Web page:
Indian restaurant offers food and shelter to kyiv as Russian missiles pound Ukraine’s capital


“I will continue to offer shelter and food for as long as I can,” said Manish Dave, the owner of “Saathiya” restaurant in the Ukrainian capital of Kyiv. Manish Dave’s restaurant has offered shelter and food to scores of people in recent days as people were urged to take shelter amid deadly bombardment from Russia.

His restaurant now houses dozens of children, pregnant women, students, homeless people and the elderly. It has provided food and shelter to over 132 people so far.

Dave came to Kyiv from Vadodara from Gujarat in 2021 with the intention of opening an Indian restaurant for Indian students studying in the country. “I opened the restaurant to bring Indian culture to the country,” Dave told The Washington Post.

Located near a hostel for international students at the National Medical University of Bogomelets, he opened his restaurant in January. ” Everything was going fine. Suddenly all these things happened here. There were fires, explosions, bombs. It was very frightening. People are scared,” he said.

After a series of explosions as civilians desperately sought shelter, Dave thought about opening the doors to his restaurant. He said, “A basement is a safe place. The place is so big and I should help.”

At first he reached out to his customers, who are mostly students, then he posted on social media, inviting anyone in need of shelter or food. “If you don’t have a safe place to stay during this time, please go,” he posted. He added the address of his restaurant. “We will do our best to organize free food and stay within our capabilities. Stay united with Ukraine,” he said.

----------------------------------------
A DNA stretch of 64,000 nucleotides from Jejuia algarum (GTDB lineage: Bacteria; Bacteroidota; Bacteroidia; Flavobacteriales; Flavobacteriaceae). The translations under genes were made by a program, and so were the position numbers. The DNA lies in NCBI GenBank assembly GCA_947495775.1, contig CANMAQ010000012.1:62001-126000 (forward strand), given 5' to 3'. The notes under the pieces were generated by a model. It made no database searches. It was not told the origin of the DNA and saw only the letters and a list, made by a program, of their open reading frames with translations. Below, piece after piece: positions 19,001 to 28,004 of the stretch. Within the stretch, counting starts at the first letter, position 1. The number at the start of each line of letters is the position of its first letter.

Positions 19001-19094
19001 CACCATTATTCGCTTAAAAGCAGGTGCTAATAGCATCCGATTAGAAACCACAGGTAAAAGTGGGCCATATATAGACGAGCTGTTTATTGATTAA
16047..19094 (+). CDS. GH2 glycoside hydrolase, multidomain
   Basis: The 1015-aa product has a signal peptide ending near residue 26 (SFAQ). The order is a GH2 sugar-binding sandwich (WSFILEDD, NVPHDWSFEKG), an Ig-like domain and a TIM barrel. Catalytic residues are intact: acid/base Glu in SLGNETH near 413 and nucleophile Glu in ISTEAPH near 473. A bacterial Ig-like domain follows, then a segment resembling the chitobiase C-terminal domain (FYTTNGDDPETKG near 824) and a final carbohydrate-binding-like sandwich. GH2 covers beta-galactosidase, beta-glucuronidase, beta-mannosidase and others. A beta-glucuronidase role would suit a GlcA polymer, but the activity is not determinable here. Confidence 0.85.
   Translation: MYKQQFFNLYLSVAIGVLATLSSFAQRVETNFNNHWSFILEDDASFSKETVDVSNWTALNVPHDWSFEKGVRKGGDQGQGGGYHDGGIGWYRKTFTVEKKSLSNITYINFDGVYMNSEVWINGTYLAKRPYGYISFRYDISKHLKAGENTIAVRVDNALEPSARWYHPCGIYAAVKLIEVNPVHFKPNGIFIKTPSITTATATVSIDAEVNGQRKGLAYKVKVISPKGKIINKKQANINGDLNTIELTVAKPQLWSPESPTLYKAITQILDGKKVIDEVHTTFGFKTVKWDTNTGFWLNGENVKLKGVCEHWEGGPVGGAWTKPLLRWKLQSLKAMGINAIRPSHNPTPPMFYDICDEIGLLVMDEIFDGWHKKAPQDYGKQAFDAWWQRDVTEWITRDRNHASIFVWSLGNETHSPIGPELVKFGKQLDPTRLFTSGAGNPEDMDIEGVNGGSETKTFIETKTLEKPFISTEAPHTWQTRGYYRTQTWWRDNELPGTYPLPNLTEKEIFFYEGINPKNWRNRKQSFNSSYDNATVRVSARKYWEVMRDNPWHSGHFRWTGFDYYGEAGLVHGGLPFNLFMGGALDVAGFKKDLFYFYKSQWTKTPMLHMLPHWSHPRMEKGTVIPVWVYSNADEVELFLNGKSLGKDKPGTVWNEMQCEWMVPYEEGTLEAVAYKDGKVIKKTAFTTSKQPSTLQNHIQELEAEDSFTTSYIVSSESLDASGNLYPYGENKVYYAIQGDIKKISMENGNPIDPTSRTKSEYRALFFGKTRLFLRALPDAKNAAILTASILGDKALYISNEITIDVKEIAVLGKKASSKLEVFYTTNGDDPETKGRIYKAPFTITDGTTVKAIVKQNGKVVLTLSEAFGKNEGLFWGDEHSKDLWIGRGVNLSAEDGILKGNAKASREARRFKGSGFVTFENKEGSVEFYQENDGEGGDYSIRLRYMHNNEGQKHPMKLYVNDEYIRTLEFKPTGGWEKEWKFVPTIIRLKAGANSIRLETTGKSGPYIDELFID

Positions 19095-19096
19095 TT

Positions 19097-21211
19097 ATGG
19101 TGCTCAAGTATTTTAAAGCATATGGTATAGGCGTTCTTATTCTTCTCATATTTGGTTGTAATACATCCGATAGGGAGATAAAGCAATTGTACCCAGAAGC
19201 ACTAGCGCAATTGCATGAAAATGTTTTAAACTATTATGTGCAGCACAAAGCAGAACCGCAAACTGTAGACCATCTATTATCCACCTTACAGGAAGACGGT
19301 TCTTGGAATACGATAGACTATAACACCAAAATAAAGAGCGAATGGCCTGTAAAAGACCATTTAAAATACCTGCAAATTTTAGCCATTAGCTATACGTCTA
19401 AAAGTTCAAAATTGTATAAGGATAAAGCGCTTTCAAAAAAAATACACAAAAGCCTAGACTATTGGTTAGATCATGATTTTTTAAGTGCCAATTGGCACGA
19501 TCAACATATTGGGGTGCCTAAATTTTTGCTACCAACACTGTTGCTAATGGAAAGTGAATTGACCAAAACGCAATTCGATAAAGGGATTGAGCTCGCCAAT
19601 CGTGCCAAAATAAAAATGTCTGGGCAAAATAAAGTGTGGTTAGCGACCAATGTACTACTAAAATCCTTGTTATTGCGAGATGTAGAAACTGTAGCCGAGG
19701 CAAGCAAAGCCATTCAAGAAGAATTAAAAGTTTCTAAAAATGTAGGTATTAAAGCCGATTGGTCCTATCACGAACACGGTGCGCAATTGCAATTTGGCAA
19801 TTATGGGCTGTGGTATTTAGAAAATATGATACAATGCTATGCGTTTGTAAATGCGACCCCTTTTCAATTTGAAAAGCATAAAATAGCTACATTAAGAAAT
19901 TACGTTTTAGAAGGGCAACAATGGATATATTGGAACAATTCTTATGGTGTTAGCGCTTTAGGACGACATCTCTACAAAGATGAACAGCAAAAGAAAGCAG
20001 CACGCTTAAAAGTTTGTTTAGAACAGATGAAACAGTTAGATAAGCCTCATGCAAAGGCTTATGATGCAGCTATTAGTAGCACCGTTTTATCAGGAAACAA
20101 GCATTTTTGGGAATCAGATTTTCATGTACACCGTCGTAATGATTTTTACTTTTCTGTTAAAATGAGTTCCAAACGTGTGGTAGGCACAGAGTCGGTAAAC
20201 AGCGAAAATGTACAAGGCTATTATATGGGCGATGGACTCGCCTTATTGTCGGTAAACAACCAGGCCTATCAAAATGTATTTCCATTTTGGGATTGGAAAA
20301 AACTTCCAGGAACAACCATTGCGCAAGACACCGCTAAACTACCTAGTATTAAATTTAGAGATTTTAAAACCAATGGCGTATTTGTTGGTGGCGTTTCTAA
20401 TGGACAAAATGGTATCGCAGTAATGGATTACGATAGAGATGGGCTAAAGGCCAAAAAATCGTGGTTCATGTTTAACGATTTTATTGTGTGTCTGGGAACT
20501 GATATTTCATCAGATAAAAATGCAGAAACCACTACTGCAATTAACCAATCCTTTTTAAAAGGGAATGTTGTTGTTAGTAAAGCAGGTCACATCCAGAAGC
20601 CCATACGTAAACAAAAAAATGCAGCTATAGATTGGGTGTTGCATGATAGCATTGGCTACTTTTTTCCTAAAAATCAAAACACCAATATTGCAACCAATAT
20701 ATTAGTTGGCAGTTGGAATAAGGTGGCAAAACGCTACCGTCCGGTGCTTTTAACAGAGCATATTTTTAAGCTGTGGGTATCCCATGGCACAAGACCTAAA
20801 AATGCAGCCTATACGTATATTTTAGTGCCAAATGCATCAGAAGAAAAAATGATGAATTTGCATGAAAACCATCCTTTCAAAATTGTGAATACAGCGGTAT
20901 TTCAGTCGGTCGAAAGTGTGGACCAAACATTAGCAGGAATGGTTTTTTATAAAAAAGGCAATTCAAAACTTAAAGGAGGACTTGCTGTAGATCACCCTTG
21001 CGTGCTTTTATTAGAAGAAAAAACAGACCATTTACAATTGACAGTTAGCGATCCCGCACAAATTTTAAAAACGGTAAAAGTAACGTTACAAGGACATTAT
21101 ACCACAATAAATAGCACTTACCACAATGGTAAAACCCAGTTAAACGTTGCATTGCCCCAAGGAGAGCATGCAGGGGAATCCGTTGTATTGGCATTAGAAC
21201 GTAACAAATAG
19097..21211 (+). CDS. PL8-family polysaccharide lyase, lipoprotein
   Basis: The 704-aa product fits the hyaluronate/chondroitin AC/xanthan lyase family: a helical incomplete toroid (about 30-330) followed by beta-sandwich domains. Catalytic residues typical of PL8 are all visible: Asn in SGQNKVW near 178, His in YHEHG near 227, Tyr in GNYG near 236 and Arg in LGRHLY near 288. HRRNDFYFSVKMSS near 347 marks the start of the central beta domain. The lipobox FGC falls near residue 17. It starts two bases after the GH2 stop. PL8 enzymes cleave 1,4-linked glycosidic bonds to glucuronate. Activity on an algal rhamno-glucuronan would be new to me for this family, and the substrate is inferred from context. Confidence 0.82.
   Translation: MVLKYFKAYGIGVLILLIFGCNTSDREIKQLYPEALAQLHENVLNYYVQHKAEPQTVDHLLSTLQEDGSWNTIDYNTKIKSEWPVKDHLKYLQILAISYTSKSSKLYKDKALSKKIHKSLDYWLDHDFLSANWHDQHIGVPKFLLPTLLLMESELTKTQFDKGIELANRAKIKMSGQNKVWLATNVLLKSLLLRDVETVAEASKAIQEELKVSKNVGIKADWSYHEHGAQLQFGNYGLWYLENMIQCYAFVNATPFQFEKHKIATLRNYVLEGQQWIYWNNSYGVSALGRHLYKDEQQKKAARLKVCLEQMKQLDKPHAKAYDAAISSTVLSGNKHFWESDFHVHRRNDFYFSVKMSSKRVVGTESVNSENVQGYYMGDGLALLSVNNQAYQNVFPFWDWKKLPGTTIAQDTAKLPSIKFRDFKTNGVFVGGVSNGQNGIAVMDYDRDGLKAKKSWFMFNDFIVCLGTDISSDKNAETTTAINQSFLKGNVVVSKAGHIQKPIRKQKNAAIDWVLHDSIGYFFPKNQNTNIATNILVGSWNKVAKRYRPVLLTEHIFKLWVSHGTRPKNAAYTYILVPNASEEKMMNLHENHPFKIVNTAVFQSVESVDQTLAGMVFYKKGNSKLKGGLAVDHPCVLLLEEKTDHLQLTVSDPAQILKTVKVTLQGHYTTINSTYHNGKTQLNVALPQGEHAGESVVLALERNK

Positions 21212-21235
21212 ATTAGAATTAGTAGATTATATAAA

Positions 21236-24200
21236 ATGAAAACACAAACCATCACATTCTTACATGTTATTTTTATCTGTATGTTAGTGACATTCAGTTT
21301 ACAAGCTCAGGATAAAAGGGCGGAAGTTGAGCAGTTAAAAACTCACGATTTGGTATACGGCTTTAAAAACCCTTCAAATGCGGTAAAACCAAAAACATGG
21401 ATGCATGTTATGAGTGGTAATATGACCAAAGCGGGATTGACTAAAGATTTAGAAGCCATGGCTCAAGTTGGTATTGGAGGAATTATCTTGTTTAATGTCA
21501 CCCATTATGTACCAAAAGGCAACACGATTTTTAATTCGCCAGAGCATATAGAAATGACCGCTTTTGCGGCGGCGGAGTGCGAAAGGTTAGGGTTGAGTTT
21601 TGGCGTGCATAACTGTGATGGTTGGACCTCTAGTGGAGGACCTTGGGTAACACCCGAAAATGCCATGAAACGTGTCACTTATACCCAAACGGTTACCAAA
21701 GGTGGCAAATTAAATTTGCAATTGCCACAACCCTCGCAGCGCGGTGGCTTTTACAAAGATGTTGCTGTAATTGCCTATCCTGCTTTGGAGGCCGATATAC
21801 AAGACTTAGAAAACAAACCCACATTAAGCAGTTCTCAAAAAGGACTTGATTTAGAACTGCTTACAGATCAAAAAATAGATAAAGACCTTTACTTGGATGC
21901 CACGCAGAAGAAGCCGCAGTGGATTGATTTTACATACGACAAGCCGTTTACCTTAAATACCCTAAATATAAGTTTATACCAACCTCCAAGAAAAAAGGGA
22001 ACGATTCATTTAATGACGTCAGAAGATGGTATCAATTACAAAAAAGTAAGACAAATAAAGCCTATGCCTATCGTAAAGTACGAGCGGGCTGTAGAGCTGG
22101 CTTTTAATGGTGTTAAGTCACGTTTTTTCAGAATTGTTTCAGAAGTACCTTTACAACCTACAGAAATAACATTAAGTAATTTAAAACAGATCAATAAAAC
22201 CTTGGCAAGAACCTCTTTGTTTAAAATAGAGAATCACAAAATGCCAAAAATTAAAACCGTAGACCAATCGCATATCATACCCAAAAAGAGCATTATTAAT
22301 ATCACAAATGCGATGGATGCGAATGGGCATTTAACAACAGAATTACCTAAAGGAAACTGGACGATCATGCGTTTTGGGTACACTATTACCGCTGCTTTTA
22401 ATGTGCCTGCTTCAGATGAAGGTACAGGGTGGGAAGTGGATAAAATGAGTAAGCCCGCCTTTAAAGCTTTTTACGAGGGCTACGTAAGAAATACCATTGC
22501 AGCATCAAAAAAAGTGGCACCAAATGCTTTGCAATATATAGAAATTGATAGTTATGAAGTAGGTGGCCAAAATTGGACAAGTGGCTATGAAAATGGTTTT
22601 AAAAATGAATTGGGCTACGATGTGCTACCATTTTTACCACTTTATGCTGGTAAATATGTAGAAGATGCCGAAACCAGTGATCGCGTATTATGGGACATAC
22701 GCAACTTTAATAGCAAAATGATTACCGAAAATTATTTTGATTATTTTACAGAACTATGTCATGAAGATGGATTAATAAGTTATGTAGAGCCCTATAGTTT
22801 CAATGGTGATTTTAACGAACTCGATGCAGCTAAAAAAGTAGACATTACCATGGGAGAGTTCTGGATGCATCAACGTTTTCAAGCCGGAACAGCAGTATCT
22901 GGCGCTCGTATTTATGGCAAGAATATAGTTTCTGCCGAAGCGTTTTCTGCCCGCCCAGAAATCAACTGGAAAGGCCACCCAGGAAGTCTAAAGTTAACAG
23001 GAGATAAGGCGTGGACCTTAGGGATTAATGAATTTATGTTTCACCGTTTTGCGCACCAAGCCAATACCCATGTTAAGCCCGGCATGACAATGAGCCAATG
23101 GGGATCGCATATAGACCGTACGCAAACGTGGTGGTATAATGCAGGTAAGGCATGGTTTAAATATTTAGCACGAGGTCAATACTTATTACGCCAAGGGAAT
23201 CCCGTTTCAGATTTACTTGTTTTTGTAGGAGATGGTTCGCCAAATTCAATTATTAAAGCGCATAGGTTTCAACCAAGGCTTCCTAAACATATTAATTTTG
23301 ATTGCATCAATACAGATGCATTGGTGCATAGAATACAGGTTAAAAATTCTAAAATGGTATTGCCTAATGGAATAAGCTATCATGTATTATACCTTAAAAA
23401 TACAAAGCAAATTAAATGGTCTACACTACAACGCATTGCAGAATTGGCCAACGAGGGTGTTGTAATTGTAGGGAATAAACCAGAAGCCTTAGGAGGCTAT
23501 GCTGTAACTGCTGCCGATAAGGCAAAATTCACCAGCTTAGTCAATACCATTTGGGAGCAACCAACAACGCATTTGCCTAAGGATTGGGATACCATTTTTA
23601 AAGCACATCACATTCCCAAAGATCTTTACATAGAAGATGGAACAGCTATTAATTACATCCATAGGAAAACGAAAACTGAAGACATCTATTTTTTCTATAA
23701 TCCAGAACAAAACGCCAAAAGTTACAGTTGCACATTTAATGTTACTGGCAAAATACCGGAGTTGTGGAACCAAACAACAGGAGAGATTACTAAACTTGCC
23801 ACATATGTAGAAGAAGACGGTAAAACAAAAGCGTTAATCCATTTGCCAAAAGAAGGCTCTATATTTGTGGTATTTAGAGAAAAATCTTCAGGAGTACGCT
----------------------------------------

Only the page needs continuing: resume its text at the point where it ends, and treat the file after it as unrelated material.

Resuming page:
“Any nationality, anyone can come here and take shelter,” he told the Washington Post.

Ukrainian national Natali Antontseva, who took refuge in Dave’s restaurant, said: “I can’t express how happy we were when we entered a clean, warm room with a pleasant smell of spices. Indians. Despite the fact that there was not much space, the doors were opened for everyone. They offered us hot tea and dinner. I was also happy for my pregnant friend who could sleeping on a small sofa instead of a cold basement floor where we were before.

Nataliya Hernandez Flor and her family have been at Dave’s shelter since Thursday. She said Dave and his employees were “very hospitable, polite and attentive”.

Dave takes no financial help from people who have taken refuge in his restaurant. Instead, he asks them to help him run errands. “We are like one family. We all bring things, not money. People donate rice, food and vegetables. We all contribute and share,” he said.

He said his family in India were worried. However, he hopes to stay in Ukraine for the time being and plans to leave if the situation worsens. In this case, he will give the keys to the people who have taken refuge in the restaurant.


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